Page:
A Great Piece of Advice for Life

    One of my best friends and work associate sent me this piece is by  Pulitzer Prize winning editorial author Michael Gartner.  I want to meet him and thank him for this eloquently written story about his parents.

This is a piece by Michael Gartner, president of NBC News; in 1997, he won a Pulitzer Prize. It is well worth reading, even if it looks too long for you to read right now, and a few good chuckles are guaranteed. Please take a few minutes to absorb the meaning of this
 story, and then go hug someone…..Here goes…

      My father never drove a car. Well, that’s not quite right. I should  say I never saw him drive a car.
 He quit driving in 1927, when he was 25 years old, and the last car he drove was a 1926 Whippet.

     “In those days,” he told me when he was in his 90’s, “to drive a car you had to do things with your hands, and do things with your feet, and look every which way, and I decided you could walk through life  and enjoy it or drive through life and miss it.” At which point my mother, a sometimes salty Irishwoman, chimed in:
      “Oh, bullshit!” she said. “He hit a horse.”
      “Well,” my father said, “there was that, too.”
        So my brother and I grew up in a household without a car. The neighbors all had cars — the Kollingses next door had a green 1941 Dodge, the VanLaninghams across the street a gray 1936 Plymouth, the Hopsons two doors down a black 1941 Ford — but we had none. My father, a newspaperman in Des Moines, would take the streetcar to work and, often as not, walk the 3 miles home. If he took the  streetcar home, my mother and brother and I would walk the three  blocks to the streetcar stop, meet him and walk home together.

     My brother, David, was born in 1935, and I was born in 1938, and sometimes, at dinner, we’d ask how come all the neighbors had cars but we had none. “No one in the family drives,” my mother would explain, and that was that. But, sometimes, my father would say, “But as soon as one of you boys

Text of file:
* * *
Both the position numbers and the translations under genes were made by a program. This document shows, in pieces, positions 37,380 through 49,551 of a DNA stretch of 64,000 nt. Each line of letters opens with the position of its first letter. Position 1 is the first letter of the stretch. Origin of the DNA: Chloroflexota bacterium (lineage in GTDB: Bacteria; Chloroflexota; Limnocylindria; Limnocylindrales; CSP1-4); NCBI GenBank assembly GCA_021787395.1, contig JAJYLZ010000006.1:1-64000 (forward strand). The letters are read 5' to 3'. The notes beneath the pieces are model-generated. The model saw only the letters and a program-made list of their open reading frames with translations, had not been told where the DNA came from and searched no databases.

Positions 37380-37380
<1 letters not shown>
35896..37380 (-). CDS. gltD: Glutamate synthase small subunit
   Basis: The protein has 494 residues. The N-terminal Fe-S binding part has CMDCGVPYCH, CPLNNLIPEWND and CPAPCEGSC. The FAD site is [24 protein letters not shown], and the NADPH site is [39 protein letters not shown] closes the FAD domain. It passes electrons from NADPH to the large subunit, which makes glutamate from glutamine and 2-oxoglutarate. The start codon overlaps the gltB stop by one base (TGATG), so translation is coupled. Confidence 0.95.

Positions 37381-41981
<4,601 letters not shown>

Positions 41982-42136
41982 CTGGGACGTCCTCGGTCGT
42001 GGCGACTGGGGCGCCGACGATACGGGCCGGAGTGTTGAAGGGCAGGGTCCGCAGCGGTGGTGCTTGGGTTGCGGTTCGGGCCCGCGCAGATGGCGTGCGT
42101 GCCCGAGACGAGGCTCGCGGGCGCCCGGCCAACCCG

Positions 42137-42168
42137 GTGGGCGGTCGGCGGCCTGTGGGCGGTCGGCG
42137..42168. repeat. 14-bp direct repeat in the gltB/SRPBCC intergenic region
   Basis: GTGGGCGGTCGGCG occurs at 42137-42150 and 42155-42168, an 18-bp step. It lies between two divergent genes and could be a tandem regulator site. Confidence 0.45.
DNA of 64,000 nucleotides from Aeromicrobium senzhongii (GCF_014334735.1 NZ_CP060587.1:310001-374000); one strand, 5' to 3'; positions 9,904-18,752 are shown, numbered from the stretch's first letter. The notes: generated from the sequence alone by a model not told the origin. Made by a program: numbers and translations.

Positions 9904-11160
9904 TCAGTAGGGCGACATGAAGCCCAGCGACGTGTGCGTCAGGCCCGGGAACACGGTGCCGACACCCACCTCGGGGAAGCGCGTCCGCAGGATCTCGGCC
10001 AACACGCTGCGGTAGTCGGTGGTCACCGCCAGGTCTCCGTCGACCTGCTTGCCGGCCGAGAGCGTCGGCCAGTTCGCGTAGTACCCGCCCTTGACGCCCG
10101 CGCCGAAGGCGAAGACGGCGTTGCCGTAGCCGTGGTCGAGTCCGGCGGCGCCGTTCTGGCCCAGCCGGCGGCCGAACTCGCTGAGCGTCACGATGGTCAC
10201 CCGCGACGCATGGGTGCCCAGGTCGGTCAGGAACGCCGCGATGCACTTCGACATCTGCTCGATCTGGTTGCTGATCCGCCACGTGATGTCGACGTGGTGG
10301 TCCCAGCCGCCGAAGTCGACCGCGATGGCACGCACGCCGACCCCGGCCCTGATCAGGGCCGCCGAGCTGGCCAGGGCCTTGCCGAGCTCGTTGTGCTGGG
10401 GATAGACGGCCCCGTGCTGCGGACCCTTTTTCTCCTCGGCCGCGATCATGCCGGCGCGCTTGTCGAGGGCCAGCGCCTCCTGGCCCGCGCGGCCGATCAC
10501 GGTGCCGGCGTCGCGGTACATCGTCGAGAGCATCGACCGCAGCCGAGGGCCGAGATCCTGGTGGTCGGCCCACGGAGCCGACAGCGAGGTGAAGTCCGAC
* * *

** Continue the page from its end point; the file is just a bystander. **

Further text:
turns 16, we’ll get one.” It was as if he wasn’t sure which one of uswould turn 16 first.
 But, sure enough , my brother turned 16 before I did, so in 1951 my parents bought a used 1950 Chevrolet from a friend who ran the parts  department at a Chevy dealership downtown.
It was a four-door, white model, stick shift, fender skirts, loaded  with everything, and, since my parents didn’t drive, it more or less  became my brother’s car.

      Having a car but not being able to drive didn’t bother my father, but  it didn’t make sense to my mother. So in 1952, when she was 43 years old, she asked a friend to teach her  to drive. She learned in a nearby cemetery, the place where I learned to drive the following year and where, a generation later, I took my  two sons to practice driving. The cemetery probably was my father’s  idea.

     “Who can your mother hurt in the cemetery?” I remember him  saying more than once.
     For the next 45 years or so, until she was 90, my mother was the driver in the family. Neither she nor my father had any sense of direction, but he loaded up on maps — though they seldom left the city limits — and appointed himself navigator. It seemed to work.
      Still, they both continued to walk a lot. My mother was a devout Catholic, and my father an equally devout agnostic, an arrangement that didn’t seem to bother either of them through their 75 years of
 marriage. (Yes, 75 years, and they were deeply in love the entire time.)  He retired when he was 70, and nearly every morning for the next 20 years or so, he would walk with her the mile to St. Augustin’s Church. She would walk down and sit in the front pew, and he would wait in the  back until he saw which of the parish’s two priests was on duty that morning. If it was the pastor, my father then would go out and take a  2-mile walk, meeting my mother at the end of the service and walking her home.